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# Cross Correlations

We have so far thought of the signal as a function of time, after it enters the antenna. Let us now liberate ourselves from one dimension (time) and think of the electric field as existing in space and time, before it is collected by the antenna. In this view, one can obtain a delayed version of the signal by moving along the longitudinal direction (direction of the source). Thus, the frequency content is obtained by Fourier transforming a longitudinal spatial correlation. As explained in Chapter 2, the spatial correlations transverse to the direction of propagation carry information on the angular power spectrum of the signal, i.e. the energy as a function of direction in the sky. With hindsight, this can be viewed as a generalisation of the Wiener- Khinchin theorem to spatial correlations of a complex electric field which is the sum of waves propagating in many different directions. Historically, it arose quite independently (and about at the same time!) in the context of optical interference. This is the van Cittert-Zernike theorem of Chapter 2. Since one is now multiplying and averaging signals coming from different antennas, this is called a cross correlation function''. To get a non-vanishing average, one needs to multiply by . The complex conjugate sign in one of the terms ensures that this kind of product looks at the phase difference. Writing out each signal as a sum with random phases, the terms which leave a non-zero average are the ones in which an in an cancels a in an . An (ill-starred?) product of two complex 's with zero (or two!) complex conjugate signs would average to zero.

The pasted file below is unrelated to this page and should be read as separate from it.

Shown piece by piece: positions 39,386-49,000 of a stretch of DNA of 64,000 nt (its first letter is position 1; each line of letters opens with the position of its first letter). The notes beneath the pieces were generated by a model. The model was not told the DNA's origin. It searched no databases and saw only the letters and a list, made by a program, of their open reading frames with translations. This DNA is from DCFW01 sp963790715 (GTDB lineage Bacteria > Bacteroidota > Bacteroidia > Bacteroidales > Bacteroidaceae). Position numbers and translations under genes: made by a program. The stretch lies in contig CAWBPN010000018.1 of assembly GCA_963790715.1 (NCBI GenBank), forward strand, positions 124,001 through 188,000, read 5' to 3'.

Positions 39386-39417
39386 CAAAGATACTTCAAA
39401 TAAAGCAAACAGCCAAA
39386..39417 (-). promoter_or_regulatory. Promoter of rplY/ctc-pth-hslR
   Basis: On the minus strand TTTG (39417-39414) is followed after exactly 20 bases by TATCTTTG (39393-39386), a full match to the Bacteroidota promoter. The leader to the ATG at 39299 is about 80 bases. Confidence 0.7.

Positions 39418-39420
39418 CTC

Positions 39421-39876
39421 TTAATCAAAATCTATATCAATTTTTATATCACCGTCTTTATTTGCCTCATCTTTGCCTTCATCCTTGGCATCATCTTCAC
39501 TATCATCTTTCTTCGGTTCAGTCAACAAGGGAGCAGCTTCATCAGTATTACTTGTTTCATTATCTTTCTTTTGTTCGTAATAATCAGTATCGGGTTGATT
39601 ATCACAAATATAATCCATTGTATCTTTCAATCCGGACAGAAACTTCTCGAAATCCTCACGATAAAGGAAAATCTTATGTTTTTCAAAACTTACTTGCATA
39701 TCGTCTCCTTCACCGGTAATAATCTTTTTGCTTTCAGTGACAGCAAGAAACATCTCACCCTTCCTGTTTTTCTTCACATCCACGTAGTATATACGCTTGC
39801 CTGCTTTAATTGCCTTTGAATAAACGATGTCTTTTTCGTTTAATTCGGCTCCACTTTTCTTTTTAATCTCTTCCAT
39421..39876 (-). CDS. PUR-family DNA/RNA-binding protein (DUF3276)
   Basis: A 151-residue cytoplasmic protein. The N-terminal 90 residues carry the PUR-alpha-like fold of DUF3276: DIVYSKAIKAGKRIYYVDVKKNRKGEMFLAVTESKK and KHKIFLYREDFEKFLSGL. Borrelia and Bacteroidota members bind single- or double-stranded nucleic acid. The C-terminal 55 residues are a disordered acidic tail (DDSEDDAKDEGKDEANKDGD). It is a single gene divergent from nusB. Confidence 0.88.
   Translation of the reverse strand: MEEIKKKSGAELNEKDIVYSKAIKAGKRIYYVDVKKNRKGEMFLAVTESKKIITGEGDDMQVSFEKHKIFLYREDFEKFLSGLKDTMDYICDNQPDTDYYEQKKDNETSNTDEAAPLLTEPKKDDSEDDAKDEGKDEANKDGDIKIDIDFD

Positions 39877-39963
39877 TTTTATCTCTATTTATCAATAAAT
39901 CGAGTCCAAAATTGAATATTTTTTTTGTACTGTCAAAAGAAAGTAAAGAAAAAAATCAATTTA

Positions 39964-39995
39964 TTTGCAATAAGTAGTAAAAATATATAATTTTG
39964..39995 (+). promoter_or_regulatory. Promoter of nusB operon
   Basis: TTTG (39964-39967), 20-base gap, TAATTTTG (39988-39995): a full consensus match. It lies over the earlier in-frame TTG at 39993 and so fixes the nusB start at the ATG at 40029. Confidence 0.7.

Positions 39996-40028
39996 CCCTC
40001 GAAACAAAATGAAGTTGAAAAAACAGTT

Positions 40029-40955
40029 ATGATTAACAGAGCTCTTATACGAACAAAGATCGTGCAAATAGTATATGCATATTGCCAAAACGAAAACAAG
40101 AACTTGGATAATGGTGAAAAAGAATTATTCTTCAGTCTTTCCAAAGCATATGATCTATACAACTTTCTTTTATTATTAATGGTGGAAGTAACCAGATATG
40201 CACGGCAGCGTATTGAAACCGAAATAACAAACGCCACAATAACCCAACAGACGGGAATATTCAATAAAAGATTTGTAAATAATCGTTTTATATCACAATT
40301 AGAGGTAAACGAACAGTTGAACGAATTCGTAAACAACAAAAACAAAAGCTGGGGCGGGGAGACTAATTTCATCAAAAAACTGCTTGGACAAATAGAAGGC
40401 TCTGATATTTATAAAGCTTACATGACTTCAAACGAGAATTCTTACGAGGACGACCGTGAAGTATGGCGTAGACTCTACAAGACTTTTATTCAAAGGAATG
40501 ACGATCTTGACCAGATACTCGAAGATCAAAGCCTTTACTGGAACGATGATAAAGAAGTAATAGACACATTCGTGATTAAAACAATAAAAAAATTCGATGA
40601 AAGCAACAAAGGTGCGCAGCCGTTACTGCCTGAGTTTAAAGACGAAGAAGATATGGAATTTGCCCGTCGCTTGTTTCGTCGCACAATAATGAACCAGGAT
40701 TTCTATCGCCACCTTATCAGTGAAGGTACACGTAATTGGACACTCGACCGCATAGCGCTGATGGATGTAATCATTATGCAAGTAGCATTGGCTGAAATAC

Next: Mathematical details Up: Signals in Radio Astronomy Previous: Quasimonochromatic and Complex Signals   Contents
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